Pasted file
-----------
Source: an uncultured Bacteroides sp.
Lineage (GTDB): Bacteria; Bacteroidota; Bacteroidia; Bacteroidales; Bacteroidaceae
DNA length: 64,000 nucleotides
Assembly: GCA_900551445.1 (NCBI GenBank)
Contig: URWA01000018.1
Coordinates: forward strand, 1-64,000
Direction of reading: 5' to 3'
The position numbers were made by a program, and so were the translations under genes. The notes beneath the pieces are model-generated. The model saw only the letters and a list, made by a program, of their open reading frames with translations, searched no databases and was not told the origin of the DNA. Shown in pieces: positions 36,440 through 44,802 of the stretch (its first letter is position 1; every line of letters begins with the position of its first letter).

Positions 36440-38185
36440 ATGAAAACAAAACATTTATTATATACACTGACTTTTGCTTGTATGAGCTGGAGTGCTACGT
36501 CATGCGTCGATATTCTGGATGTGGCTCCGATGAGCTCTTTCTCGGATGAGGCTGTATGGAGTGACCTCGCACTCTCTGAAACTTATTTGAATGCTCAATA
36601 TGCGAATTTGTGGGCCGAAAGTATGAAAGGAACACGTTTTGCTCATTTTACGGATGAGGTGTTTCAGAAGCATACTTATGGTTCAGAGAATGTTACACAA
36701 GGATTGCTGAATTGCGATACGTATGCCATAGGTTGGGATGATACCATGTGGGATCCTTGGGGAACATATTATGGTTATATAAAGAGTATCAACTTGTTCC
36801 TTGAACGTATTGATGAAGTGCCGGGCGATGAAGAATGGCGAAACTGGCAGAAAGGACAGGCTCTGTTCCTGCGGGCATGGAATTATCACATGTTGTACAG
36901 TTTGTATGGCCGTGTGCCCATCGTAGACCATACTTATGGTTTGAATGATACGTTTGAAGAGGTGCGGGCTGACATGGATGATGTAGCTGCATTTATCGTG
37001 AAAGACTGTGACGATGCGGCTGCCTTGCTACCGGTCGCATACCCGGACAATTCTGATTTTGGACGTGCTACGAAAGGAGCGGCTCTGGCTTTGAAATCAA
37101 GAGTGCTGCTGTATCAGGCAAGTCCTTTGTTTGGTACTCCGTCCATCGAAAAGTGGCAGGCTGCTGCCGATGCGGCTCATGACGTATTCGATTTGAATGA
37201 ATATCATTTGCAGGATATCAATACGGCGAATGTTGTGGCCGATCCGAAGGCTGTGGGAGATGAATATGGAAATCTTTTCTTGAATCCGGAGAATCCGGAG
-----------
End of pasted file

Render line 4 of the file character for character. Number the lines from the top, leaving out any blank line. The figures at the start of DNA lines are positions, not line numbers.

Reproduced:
Assembly: GCA_900551445.1 (NCBI GenBank)